[ntp:security] Security bugs fixed in 4.2.8p4

Danny Mayer mayer at pdmconsulting.net
Thu Oct 22 14:13:43 UTC 2015

On 10/22/2015 3:55 AM, Harlan Stenn wrote:
> Folks,
> We resolved a number of security bugs in 4.2.87p4.
> If anybody has time to help with the following I'd appreciate it.
> 1) I didn't do a careful study of how far back any of the
> vulnerabilities go.  It would be useful if this could be done.  On the
> one hand I'm not terribly worried about this, as we only support 4.2.8.
>  But Kurt Roeckx, a debian guy, says he needs to maintain a bunch of
> different versions of 4.2.6 (for example) and he'd like some help.  I'd
> love to help him out, but we just don't have the resources.

Without funding it's not practical and you are the only one full time on
the project with development capabilities needed for such a thing. While
it's a nice-to-know, the habit of backporting patches is self-defeating
in the end because just testing the changes and making them available is
just as much effort as testing a new version and a backport may open up
new holes as unintended side effects as well as not including fixes made
between the two versions. I know that Redhat does this too but I think
anyone taking a patched version of a previous version is as much risk as
taking the new version.

> 1b) Now I wonder if he'd be interested and willing to see if the Debian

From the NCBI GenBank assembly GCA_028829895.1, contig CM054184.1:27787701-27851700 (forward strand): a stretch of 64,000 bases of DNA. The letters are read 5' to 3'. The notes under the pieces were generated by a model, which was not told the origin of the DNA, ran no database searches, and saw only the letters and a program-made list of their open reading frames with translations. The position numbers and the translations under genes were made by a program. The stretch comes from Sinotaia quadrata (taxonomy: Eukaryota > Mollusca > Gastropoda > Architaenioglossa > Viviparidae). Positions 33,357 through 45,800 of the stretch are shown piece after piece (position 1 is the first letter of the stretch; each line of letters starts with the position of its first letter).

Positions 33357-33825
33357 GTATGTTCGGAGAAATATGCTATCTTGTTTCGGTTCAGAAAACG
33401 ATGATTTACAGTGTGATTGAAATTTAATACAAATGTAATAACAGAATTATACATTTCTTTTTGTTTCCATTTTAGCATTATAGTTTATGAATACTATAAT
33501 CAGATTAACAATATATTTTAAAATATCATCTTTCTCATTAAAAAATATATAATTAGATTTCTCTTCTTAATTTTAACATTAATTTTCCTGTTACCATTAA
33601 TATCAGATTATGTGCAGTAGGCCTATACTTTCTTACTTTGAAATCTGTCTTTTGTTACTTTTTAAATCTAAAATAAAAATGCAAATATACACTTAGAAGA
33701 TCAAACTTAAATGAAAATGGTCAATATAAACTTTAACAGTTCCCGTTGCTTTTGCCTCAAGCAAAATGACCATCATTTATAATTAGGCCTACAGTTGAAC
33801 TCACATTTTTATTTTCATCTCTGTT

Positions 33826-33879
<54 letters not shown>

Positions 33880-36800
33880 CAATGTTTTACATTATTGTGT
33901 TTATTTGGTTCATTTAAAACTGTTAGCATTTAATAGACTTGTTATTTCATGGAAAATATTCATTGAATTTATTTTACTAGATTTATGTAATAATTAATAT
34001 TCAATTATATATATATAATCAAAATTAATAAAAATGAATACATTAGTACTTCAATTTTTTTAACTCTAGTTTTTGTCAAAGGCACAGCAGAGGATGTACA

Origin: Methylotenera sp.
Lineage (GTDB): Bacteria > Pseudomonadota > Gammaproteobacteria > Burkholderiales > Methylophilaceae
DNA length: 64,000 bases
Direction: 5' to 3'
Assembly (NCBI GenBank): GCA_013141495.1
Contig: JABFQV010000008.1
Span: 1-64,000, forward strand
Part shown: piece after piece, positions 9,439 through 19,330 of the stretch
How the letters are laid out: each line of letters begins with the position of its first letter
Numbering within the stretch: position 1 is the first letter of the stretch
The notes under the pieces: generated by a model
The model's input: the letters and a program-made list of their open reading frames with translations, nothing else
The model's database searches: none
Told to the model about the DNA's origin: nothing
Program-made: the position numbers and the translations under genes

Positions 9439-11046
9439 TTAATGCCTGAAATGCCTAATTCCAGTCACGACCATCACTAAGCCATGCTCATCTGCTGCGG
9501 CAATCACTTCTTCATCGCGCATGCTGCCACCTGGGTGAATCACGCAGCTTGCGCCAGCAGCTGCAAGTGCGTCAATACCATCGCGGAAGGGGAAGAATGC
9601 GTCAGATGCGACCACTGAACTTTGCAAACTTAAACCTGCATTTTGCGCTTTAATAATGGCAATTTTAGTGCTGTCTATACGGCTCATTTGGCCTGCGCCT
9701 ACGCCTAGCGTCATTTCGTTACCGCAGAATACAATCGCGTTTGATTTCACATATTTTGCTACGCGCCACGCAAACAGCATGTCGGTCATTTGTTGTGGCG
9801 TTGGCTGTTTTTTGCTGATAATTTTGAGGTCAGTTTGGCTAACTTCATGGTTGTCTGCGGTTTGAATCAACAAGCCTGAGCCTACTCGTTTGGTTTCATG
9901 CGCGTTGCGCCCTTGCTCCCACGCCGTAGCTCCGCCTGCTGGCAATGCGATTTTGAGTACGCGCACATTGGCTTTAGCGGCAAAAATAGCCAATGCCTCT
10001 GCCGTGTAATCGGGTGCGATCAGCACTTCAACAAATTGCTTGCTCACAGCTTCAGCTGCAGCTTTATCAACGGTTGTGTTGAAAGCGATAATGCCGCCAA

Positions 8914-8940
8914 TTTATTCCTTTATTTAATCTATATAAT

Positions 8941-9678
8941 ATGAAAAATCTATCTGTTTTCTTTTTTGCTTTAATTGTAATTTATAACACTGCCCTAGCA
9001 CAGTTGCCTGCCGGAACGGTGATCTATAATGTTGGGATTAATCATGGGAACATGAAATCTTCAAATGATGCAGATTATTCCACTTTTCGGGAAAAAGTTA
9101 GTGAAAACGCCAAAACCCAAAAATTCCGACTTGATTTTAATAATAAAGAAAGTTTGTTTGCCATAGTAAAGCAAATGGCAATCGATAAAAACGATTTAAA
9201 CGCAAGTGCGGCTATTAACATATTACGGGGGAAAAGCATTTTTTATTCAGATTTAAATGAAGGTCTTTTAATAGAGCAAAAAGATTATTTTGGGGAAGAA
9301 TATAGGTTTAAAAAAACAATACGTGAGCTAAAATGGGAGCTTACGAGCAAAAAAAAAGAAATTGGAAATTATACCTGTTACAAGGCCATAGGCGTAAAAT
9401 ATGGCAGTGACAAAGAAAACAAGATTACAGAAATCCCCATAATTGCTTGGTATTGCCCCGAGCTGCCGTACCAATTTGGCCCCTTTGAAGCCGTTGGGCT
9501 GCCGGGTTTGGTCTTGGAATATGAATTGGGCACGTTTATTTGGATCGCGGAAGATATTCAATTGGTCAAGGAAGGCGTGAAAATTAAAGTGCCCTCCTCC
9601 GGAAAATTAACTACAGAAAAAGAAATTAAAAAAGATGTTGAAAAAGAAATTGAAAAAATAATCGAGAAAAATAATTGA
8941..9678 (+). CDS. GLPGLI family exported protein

> folks (assuming they are part of the Linux Foundation) to lobby them to
> a) directly support NTF, and b) get us more money.  I have no idea how
> Kurt feels about ESR.

Money from anywhere would be nice...

> 2) Danny expressed a concern that a number of these bugs have
> attachments that I've uploaded from the original reports, and these
> include detailed exploit information.  He wonders if we should be making
> this information public.  I see pros/cons here, and our decision may be
> much easier if somebody(!) would look thru the TALOS website for each of
> these, because if they've published there then there's no reason we
> should not publish this as well.  We want to keep eyeballs on our
> websites, not redirect them to other sites.
> Similarly, the Cisco and BU bug reports might have similar information
> on the bug reports, and if that information is also on their website
> pages there's no reason we should withhold publishing the bugs.
> My goal here is to get our security bugs opened up ASAP.
> I've also asked Gerv if there's a way we can restrict access to
> attachments.  If so, we can restrict those while we decide if they can
> be published or not.

If necessary can you just delete the attachments and put them back later
if you decide to post them?


More information about the security mailing list